Money Laundering: Ways to Spot Schemes So You Don’t Become a Victim

“Where there’s a will, there’s always a way.”

This, perhaps, is the main motto of financial criminals who do money laundering for a “living.” Usually, these people prey on small businesses by giving them “business opportunities” they just can’t pass up.

Since the offer for easy money doesn’t come often, they then close a deal with money launderers unknowingly entangling them in the world of organized crime.

What is money laundering?


Money laundering is a method that financial criminals use to finance and protect organized crime, some of which are the most destabilizing enterprises and businesses in the world.

It is an essential part of any organized crime. Laundering money is how criminals earn money from crime by making it appear as if it’s coming from a legitimate source. The cycle involves the accumulation of dirty money, separation from its source, combination with clean money, and reentry to its point of origin.

Most of their transactions use cold cash because only cash transactions can be untraceable at the point of exchange.

Different Ways Money is Laundered

Using Shell Companies

Shell companies are companies that only exist on paper with no actual physical operational business. This method is relatively cheap to set-up and highly effective.

This is what experts like to call the “layering phase” where the money is funneled and used several times over making it harder to track.

Exploiting Weak Links

Launderers also sometimes look for weak spots in the economy to penetrate the market. After the collapse of the Soviet Union, launderers took advantage of the chaos and found several weak links in the form of ill-equipped and poorly-supervised banks, some of which were willing to be complicit.

These banks are then used to move money around by way of western correspondent banks. This process somehow cleansed funds and moved them around with lesser scrutiny.

Trade Misinvoicing

Financial criminals also move funds by engaging in seemingly legitimate trade of goods and falsifying receipts and invoices to hide its true value.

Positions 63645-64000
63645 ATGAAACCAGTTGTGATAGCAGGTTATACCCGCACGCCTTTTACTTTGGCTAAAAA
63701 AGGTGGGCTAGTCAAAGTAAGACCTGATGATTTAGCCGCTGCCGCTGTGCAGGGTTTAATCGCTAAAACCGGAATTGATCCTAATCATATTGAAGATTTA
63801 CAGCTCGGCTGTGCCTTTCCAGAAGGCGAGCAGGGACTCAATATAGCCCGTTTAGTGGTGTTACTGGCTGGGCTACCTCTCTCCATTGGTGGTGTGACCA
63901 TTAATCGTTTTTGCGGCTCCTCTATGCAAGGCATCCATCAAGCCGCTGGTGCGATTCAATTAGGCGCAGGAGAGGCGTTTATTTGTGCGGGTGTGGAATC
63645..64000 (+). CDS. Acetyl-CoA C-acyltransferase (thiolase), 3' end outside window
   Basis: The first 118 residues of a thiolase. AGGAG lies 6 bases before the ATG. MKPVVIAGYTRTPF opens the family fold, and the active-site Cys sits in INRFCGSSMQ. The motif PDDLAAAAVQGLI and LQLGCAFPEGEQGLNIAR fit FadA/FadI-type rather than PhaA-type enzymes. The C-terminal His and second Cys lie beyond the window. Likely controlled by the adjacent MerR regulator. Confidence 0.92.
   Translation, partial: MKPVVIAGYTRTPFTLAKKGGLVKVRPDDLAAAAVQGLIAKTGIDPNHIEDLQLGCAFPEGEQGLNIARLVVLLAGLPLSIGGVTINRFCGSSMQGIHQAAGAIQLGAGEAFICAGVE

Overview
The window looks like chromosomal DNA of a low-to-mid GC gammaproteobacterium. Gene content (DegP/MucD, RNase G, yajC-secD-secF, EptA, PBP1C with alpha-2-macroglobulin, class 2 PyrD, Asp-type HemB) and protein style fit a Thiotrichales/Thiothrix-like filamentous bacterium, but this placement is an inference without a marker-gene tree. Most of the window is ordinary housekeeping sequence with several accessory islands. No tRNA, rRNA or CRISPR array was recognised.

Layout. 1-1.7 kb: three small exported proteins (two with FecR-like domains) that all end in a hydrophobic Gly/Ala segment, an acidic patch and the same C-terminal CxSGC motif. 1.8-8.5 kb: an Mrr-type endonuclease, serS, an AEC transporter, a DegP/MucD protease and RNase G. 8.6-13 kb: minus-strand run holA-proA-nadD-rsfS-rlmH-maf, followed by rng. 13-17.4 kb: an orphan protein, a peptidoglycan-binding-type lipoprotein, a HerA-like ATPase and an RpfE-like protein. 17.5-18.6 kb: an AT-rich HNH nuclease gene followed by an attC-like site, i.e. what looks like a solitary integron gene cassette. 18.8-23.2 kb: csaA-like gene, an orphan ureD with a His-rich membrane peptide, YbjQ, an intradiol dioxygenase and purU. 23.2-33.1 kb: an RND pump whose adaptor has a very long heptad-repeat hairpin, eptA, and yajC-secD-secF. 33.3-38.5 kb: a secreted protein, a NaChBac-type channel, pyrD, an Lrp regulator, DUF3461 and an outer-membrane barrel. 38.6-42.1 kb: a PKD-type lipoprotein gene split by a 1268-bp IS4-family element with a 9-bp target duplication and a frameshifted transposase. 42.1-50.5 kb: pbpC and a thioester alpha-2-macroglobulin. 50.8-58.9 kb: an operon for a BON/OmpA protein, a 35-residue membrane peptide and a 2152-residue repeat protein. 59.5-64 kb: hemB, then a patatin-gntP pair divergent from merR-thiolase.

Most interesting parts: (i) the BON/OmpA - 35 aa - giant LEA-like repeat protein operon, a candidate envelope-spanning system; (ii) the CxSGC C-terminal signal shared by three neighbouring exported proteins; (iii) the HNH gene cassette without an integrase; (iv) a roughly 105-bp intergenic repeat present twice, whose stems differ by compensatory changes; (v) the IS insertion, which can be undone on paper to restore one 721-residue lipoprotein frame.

According to Global Financial Integrity, trade misinvoicing accounts for 18% of trading between developing and developed nations.

Mirror Trades

Even the stock market is not safe from money launderers. These criminals mirror stock transactions in two separate places to cancel each other out. Despite the cancellation of the stocks, the movement of money from one place to another still took effect by bringing money across borders.

Combining Clean and Dirty Money

One genius way that money launderers operate is working with legitimate businesses to move money around. They sometimes work with real companies that generate a big income and use these establishments to merge funds before they take their money to the bank.

Casinos and restaurants are attractive targets for money launderers so watch out if you own cash-based operations like these.


To not raise eyebrows, money launderers simply break large amounts into smaller chunks and have them deposited in different accounts across different locations. Since U.S. banks are required to report transactions amounting to $10,000 and up, launderers stay clear of that limit.

The threat of money laundering to small businesses is real. You have to always exercise caution in making business deals. If you need to go down the route of a sanction screening to protect your business, then do so.

Always keep in mind that if an offer is too good to be true, then perhaps it is. Never compromise your integrity and your business for the lure of easy money.

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